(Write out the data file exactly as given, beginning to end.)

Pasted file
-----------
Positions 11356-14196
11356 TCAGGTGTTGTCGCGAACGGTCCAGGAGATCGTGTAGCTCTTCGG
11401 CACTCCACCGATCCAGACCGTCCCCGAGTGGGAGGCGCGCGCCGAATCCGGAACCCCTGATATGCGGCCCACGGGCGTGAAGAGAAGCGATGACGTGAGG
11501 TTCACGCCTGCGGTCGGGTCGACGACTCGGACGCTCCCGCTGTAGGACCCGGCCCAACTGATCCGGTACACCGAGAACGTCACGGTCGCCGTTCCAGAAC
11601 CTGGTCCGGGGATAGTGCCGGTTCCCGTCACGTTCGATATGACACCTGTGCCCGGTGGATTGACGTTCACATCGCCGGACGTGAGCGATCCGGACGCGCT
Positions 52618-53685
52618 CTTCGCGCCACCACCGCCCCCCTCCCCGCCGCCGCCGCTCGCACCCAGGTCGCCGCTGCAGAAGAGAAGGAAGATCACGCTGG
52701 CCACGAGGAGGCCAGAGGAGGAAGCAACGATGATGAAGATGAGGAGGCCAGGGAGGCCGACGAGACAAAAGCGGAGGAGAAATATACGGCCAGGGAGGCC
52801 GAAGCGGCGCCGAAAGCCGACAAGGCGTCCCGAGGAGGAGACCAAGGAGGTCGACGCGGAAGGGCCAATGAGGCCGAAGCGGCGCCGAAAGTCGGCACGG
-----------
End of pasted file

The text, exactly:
Positions 11356-14196
11356 TCAGGTGTTGTCGCGAACGGTCCAGGAGATCGTGTAGCTCTTCGG
11401 CACTCCACCGATCCAGACCGTCCCCGAGTGGGAGGCGCGCGCCGAATCCGGAACCCCTGATATGCGGCCCACGGGCGTGAAGAGAAGCGATGACGTGAGG
11501 TTCACGCCTGCGGTCGGGTCGACGACTCGGACGCTCCCGCTGTAGGACCCGGCCCAACTGATCCGGTACACCGAGAACGTCACGGTCGCCGTTCCAGAAC
11601 CTGGTCCGGGGATAGTGCCGGTTCCCGTCACGTTCGATATGACACCTGTGCCCGGTGGATTGACGTTCACATCGCCGGACGTGAGCGATCCGGACGCGCT
Positions 52618-53685
52618 CTTCGCGCCACCACCGCCCCCCTCCCCGCCGCCGCCGCTCGCACCCAGGTCGCCGCTGCAGAAGAGAAGGAAGATCACGCTGG
52701 CCACGAGGAGGCCAGAGGAGGAAGCAACGATGATGAAGATGAGGAGGCCAGGGAGGCCGACGAGACAAAAGCGGAGGAGAAATATACGGCCAGGGAGGCC
52801 GAAGCGGCGCCGAAAGCCGACAAGGCGTCCCGAGGAGGAGACCAAGGAGGTCGACGCGGAAGGGCCAATGAGGCCGAAGCGGCGCCGAAAGTCGGCACGG